The Proposals

The first time it happened, I was on the couch in my family’s living room. My boyfriend of three years handed me a teddy bear with a ring tied to the red ribbon around its neck. I don’t recall David asking the big question, but he must have. The only thing I can recall is the heart palpitations. How did I let this happen? I didn’t want to get married! I feigned enthusiasm and showed the ring to the family. They seemed happy for me, but I’m quite sure that their enthusiasm was feigned, as well. After all, I was only 19, and although David was very nice, he was a smooth talker, overly impressed with furs, jewels and fancy cars. Surely this was not a good idea. They were nice enough to keep that thought to themselves.

I didn’t tell anyone else besides my family. My co-workers noticed my ring and made quite a fuss, which did not make me happy. I had no motivation to do any planning for the big day- I knew there would be no big day. I don’t think I even bought a single Bride’s magazine, which is one of the main perks of being engaged-you can buy all the cool magazines. My only focus was finding a way out of this dilemma, which is not easy at a young age when you don’t know how to say the tough, big, honest truths that all adults have to learn to say. My biggest concern was not hurting someone’s feelings. I didn’t know that the truth always comes out, and the longer it takes, the harder it hits.

I would have that same dilemma 10 years later. Ron and I had been dating for 3 years and were living together. We had a good relationship and got along well, but for me it was like being best friends. I just wasn’t into it romantically and I again found myself trying to find a way out. I didn’t want to hurt his feelings. Life has a way of forcing you to learn your lessons.

One evening Ron and I watched a news story on TV about a plane that went down in a farm. The reporter was interviewing the elderly farmer, who wore coveralls and a traditional farmer’s hat. Apparently his wife thought it was rude for her husband to wear a hat on TV, because out of the side of the screen, we watched her hand reach across and take it off his head. The man didn’t miss a beat-he kept on with his plane story. This woman had probably been doing things like that for years. Ron and I thought it was hilarious and adorable.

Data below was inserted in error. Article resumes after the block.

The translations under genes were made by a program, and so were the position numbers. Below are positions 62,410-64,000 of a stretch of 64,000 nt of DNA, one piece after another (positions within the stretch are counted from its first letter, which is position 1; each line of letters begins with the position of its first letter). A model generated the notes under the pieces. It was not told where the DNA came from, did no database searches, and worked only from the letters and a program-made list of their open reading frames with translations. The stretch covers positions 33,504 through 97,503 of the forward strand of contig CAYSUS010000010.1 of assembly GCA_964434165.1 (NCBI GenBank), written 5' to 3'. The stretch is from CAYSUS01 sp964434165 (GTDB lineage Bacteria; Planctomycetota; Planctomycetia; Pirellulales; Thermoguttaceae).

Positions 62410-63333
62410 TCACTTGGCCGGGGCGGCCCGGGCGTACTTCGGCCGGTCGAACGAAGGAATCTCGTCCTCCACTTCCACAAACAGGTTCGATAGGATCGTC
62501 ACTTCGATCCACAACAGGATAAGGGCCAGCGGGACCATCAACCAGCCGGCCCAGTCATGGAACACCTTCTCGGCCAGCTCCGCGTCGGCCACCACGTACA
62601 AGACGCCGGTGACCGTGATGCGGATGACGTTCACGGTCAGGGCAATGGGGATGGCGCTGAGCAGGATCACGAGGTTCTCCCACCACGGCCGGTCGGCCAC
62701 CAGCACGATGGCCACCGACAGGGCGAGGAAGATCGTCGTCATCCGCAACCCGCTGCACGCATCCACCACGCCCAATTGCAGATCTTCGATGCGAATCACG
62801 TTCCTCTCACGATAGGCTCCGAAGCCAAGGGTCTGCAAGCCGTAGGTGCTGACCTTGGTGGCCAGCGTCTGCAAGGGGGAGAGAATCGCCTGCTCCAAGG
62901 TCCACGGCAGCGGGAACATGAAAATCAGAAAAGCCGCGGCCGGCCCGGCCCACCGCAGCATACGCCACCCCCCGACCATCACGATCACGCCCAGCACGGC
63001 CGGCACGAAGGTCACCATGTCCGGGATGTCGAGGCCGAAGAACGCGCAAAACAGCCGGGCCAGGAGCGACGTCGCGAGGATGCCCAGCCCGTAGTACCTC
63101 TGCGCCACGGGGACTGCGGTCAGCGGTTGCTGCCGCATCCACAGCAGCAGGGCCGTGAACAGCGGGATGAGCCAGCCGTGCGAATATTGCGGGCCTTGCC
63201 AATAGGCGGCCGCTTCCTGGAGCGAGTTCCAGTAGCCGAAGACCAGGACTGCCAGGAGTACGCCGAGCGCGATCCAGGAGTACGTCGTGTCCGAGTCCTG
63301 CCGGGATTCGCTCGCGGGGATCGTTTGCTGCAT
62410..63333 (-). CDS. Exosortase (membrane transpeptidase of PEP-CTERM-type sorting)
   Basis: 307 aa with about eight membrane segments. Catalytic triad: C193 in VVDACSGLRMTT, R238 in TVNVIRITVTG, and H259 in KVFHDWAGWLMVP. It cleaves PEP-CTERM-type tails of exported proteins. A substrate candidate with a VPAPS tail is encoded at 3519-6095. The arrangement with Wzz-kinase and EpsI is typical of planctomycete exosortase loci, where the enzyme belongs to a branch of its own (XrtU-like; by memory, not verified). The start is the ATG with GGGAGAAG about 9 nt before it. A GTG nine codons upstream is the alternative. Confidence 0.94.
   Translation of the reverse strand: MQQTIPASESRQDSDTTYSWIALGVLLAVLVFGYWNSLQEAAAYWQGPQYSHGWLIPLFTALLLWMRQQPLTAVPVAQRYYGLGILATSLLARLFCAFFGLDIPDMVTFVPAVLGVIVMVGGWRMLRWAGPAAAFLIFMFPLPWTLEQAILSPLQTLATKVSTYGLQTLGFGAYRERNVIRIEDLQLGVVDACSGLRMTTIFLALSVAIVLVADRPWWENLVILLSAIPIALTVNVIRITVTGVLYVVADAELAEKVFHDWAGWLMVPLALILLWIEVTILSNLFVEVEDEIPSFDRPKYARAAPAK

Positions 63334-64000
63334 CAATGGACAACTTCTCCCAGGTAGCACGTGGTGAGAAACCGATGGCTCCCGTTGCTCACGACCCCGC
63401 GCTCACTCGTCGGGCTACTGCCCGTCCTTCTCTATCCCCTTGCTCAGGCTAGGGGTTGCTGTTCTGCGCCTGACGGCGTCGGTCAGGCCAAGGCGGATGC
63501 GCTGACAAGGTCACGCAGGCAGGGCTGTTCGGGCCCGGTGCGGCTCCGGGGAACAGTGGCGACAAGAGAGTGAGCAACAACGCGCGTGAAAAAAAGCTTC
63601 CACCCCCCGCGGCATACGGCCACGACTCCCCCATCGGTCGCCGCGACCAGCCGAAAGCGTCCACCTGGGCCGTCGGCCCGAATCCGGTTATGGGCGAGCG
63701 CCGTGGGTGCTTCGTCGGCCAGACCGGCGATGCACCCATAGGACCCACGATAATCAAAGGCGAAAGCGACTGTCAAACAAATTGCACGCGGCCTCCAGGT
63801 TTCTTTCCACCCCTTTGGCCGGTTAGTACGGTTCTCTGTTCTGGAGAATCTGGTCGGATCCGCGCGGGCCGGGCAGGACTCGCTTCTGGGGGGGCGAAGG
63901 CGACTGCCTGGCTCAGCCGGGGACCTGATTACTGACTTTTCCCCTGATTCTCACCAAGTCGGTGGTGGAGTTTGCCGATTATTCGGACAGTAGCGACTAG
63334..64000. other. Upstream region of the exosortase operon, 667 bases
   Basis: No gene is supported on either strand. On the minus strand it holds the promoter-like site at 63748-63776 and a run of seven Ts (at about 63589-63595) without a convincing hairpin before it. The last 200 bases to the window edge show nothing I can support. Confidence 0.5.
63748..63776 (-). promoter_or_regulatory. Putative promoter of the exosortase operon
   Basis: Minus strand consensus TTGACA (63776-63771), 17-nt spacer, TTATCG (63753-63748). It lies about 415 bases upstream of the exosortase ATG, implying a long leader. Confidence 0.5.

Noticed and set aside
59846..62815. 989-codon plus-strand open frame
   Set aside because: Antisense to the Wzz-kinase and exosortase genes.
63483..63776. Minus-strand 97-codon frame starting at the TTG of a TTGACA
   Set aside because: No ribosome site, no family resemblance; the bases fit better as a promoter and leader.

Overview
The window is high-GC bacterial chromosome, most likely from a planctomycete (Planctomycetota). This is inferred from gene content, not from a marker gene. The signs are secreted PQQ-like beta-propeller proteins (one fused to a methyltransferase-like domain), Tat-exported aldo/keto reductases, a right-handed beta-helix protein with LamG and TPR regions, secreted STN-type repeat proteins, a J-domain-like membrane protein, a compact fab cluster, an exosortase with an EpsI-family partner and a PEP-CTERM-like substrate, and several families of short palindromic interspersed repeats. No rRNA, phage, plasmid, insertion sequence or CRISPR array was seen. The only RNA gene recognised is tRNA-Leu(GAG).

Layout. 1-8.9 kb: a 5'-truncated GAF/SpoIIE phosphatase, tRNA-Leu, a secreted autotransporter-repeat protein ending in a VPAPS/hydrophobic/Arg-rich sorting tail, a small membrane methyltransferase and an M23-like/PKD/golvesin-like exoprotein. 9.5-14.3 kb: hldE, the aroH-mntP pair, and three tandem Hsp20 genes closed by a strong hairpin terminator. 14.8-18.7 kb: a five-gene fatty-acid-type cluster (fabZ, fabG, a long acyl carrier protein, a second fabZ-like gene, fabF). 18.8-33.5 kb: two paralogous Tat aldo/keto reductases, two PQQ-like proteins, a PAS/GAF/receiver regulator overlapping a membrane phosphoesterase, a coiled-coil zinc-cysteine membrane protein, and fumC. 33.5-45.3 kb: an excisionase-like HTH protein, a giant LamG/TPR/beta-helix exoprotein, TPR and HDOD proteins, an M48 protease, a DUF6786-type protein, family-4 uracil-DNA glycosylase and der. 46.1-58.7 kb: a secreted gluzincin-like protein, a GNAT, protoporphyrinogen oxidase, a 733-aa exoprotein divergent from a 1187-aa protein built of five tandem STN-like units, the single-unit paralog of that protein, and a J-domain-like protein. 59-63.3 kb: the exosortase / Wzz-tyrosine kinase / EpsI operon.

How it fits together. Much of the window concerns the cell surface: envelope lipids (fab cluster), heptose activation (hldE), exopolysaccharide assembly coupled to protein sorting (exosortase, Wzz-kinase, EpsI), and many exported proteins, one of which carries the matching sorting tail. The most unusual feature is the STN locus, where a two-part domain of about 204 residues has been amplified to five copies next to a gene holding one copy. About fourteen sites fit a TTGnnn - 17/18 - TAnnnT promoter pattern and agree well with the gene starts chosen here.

Not long after the plane story, we were in Ron’s truck and he started driving downtown. I asked where he was going, and he wouldn’t tell me. I knew there was only one secret he could have from me, and I panicked. I kept saying, “Ron, please don’t do this, please stop.” He said the wheels were already in motion. “I have to do it while I have the courage.” I knew I was in trouble. He took me to the top of a parking deck in downtown Athens. He handed me a rose and the Athens Daily Banner, with the page opened to the classifieds. I searched among the lost pet ads until I saw it. The ad read, “Will you take off my hat for the cameras when I am old? I have another question for you.” He gave me a ring and asked it- the big question.

In that moment on the roof, I was not able to be brave and honest. I lied to him and to myself, saying yes to his question, and reassuring myself with the thought that it was the right thing to do. We told our families; my feigned enthusiasm was even more forced than the first time. I tried to get into the role of fiancé. I bought the fun magazines, I looked at the dresses. I would never set a date though. Inside my heart I knew it wasn’t right. We broke up six months later, an ugly breakup of the sort that leaves you cringing when you think about them.

I moved to Augusta and my subsequent boyfriends did to me what I had done to David and Ron: they didn’t have reciprocal affection, and were not honest about their feelings. I wrote it off to bad karma. In 2007 I reached a point where I felt I deserved more. I was convinced that the slate was clean, I had paid my dues and I could start fresh with someone new, someone I would choose for myself.